Oneida Tribal Belt

Made by the Oneidas, this belt records the territories of the Six Nations joined as one. Six rectangles represent the territories of the Six Nations: Mohawk, Oneida, Onondaga, Cayuga, Tuscarora and Seneca. Six diamonds represent the council fires of each nation. 
Wampum beads are made of seashells in two colors. White beads were fashioned from the central columnelia of the whelk and from sections of the outer shell which were thick enough to make a bead. Purple beads, also referred to in literature as black, were made from the small purple shells of the quahog clam. The Dutch colonists of New Amsterdam learned early that these beads, made by the Indians of the area, were in great demand by the Indian of the interior. The Dutch evidently shared this information with the English of the New England. The word wampum seems to derive from the Europeans' understanding of the names of the local Indian groups --the Wappinger in the area of the New Netherlands and the Wapenaug of New England. Other English colonists called the beads waumpumpeake or simple peace, apparently an Alogonquian word which meant "a string of white beads".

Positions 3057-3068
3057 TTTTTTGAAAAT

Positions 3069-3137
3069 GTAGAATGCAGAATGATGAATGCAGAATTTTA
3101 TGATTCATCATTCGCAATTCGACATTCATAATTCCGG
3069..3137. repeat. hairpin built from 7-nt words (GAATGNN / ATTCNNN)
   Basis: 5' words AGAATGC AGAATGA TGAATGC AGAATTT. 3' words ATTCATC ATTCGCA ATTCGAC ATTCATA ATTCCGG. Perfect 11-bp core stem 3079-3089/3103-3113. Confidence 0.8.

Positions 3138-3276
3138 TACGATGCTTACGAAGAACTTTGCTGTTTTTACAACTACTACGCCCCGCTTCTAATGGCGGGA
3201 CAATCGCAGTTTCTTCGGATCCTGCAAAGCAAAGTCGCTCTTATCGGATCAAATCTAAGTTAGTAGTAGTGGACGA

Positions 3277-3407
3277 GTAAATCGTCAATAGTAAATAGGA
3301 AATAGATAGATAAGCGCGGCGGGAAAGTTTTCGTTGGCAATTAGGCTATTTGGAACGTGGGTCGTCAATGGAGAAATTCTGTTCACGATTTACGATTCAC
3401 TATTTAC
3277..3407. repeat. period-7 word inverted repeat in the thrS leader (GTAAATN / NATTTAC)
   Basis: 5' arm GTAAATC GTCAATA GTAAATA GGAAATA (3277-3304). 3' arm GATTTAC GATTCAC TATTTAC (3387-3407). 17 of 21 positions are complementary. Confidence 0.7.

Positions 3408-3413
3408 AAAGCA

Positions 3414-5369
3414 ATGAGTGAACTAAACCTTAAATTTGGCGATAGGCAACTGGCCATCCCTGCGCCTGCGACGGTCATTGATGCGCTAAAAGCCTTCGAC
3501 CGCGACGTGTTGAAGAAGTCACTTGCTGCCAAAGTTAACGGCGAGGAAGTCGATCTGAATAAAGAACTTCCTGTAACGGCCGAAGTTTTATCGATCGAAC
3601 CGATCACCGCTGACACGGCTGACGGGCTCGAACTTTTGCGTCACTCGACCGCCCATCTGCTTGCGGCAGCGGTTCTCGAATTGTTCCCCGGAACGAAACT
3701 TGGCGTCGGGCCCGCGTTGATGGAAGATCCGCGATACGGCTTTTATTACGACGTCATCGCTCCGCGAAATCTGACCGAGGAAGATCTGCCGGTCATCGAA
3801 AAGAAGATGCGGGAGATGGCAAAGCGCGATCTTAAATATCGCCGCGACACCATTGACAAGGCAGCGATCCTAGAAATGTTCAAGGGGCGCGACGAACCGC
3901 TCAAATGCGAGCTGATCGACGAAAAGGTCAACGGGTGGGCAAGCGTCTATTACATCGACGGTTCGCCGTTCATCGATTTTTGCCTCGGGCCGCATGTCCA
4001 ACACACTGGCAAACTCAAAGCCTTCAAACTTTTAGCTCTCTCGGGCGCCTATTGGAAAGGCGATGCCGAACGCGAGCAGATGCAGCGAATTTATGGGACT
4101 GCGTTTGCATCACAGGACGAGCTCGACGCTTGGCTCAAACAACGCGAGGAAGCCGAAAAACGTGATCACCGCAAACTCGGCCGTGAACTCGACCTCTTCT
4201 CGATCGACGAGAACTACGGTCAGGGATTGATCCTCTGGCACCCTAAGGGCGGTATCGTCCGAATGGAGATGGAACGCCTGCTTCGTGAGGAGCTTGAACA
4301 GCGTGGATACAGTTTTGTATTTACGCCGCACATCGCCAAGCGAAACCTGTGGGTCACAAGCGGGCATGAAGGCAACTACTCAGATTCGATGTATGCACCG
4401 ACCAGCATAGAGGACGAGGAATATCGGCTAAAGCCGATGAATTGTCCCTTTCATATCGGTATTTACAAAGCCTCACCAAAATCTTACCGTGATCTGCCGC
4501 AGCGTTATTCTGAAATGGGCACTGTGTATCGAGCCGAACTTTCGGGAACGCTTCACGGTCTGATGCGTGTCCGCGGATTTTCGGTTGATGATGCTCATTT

Although the Indians never adopted the practice of using wampum for money, the starved colonists used wampum in trading among themselves. As the American colonies expanded and formal political relations between whites and Indians increased, the exchange of wampum belts attesting to the nature of those relations became fixed in the protocol of the times. During Sir William Johnson's tenure as Indian Superintendent for the Northern Province representing the English King from 1755 - 1774, "wampum diplomacy" reached its apogee under Sir William's careful tutelage, and the structure of forest diplomacy developed. Wampum belts became the mnemonic vehicle for all important speeches worthly of record. Red, green and blue dyes became important attributes used to color the wampum beads. As diplomacy became more complex, a greater number of belts were needed to convey ideas to be presented at councils. As many as twenty were needed for one council meeting. After 1747, belts were even used in the condolence ceremony, where previous strings of beads had been considered sufficient. When the death of an important council member occurred, the condolence ceremony became the business at hand, and shell beads were exchanged to attest to the sincerity of the sympathy professed.